Millésime 2016 by Neal Martin - Robert Parker Wine Advocate

Ce que la presse en pense ...

Millésime 2016
Reviewed by Neal Martin

They've done it! "What have they done, exactly," you rightfully ask. Well, Drouhin-Laroze has finally produced a clutch of wines commensurate with their stellar array of holdings. Without wishing any disrespect to Philippe Drouhin, since first encountering their wines in the late nineties, myself and other mavens felt that they were a bit "over-produced." Maybe picked too late? Certainly they were often burdened with an excessive use of new oak that obfuscated terroir, and when you have half a dozen grand crus under your wing, that is a shame.


When the gauntlet passed to the next generation a couple of years back, daughter Caroline and her brother Nicolas (absent due to a newborn arriving two days earlier) exchanged views on their wines, and I translated what I felt were their shortcomings with candor. I just wanted them to ratchet up the quality. If I recall correctly, I cited their 2014 Latricières-Chambertin as indicative of what they could achieve with a change in approach. Their 2016s bear witness to a different Drouhin-Laroze. Their 2016s are the best that I have tasted out of barrel. The wines are collectively fresher and more tensile without compromising fruit intensity. They were much more terroir-driven. There was far more personality. You want to get to know these wines better. The makeover can be attributed to simple, perhaps obvious tweaking to the formula: less use of new oak since 2014 albeit still higher than some, with the village, premier and grand crus raised in 20%, 40% and 80% new oak, respectively. But that prudence pays dividends. It allows the terroir to "breathe." Secondly, they have altered the toasting of barrels (Rousseau, Billon, Raymond and Seguin Moreau) so that they are now low-toasted plus rather than medium-toasted plus. Thirdly is the introduction of stems, again, since 2014. 2016 marks the first vintage whereby all cuvées include some proportion of whole bunch (see tasting notes for details).


I must confess that in numerous previous visits, as much as I always enjoy chatting away with the ever-delightful Caroline, the two words lingering in my mind were: "If only...." Not this time. This time I waltzed away with a spring in my step, convinced that the domaine is on the cusp of a new chapter. From the Bourgogne Rouge up to their Clos-de-Bèze and a single barrel of the sadly quantity-depleted Musigny, these were wonderful, life-affirming, quite cerebral wines in the making. Given the enviable, glittering array of holdings, trust me, Drouhin-Laroze could rapidly be up there with the very best, alongside the likes of, say, Rousseau or Mortet. Put aside whatever prejudice you might have against the Drouhin-Laroze of the past and take a look at the future.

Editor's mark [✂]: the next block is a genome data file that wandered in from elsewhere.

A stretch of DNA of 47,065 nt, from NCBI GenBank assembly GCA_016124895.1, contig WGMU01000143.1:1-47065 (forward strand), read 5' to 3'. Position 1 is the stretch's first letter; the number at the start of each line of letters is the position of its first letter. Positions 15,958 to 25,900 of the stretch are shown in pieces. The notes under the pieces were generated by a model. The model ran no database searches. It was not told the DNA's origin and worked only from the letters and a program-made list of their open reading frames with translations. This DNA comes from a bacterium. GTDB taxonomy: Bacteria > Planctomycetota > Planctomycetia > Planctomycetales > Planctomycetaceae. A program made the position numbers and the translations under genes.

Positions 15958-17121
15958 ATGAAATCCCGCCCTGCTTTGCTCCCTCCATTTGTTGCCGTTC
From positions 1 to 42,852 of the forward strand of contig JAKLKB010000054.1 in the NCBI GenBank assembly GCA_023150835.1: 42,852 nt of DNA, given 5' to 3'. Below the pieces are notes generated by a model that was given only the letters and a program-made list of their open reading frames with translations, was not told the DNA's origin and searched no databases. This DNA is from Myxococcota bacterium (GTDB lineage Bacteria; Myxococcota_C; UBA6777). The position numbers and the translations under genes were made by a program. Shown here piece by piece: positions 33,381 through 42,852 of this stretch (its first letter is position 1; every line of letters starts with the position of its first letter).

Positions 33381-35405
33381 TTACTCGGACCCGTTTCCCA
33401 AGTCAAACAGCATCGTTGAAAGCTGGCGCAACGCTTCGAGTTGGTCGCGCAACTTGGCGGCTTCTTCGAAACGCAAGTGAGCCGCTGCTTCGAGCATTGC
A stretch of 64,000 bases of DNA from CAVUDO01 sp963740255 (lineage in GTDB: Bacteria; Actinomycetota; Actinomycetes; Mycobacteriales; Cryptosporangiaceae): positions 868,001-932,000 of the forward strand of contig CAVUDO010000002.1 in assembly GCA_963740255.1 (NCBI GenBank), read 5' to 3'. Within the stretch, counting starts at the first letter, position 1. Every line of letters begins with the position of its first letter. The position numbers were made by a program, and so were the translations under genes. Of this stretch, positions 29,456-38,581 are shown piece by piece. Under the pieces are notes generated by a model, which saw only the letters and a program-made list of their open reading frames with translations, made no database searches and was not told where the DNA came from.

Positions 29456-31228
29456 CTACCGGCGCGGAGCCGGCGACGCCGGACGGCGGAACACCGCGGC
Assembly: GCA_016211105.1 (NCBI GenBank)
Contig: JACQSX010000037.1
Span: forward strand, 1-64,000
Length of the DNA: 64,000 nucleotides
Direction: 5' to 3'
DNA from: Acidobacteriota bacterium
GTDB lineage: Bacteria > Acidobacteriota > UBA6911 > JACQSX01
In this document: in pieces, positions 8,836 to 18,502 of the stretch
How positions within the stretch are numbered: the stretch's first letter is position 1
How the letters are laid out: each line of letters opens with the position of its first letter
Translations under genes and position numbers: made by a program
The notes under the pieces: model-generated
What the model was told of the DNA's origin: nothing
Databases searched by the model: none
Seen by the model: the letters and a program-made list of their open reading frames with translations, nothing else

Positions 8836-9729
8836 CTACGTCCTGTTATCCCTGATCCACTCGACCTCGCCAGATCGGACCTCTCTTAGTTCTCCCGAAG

The 2016 Chambertin Clos de Bèze Grand Cru was made from two cuvées, one destemmed and the other not, so that there is around 30% whole bunch. It has a very well-defined bouquet with outstanding tension and focus. The palate is pure and silky smooth, more red fruit than black, very harmonious with very well-integrated new oak (80%). This is the best that the domaine has ever made. Period. Chapeau Nicolas and Caroline.


The 2016 Musigny Grand Cru was reduced to a single barrel because of the frost, instead of the usual two or three. It has a deep and penetrating bouquet with black fruit, blueberry, minerals, crushed rose petals and vanilla absorbed from the new barrel. The palate is medium-bodied with fine grain tannin, great tension here, with a sorbet-fresh finish laced with orange zest and Japanese yuzu. It feels linear at the moment but very focused and with palpable energy that leaves the mouth tingling with glee after the wine has departed. Superb. This is another classy offering from Drouhin-Laroze.


The 2016 Chapelle-Chambertin Grand Cru includes around 30% whole bunch fruit. It has a very complex bouquet, a mixture of red and black fruit, a whiff of sea cave, wet limestone and something from underground (mulch or peat?). The palate is medium-bodied with very fine tannin, pure black cherry and blueberry fruit with a taut, quite linear but tensile finish. This is outstanding, a very sophisticated Chapelle-Chambertin in the making with breeding and intellect, all without shortchanging you on fruit.


The 2016 Bonnes Mares Grand Cru was perhaps the one grand cru that I felt was a little disjointed and did not quite deliver the vivacity of the Chapelle-Chambertin or Latricières. It includes 40% whole bunch fruit and was depleted by 30% because of the frost, but it just came across a little dolorous at the moment. The palate is medium-bodied with fine tannin. This feels a little foursquare and conservative and just needs more of the flamboyance and blue fruit you associate with this vineyard. Maybe this Bonnes-Mares just got stage fright on the day I visited?


The 2016 Clos de Vougeot Grand Cru includes 35% whole bunch fruit (the first time ever) and was cropped at just 25 hectoliters per hectare because of frost damage. It has an attractive bouquet with copious dark cherry, blackberry and crushed flowers. The palate is well balanced with fine tannin, quite a masculine Clos Vougeot with a good backbone on the somewhat foursquare finish that just cuts away a little swiftly. This might be one cuvée where I prefer the 2015 to this year's counterpart.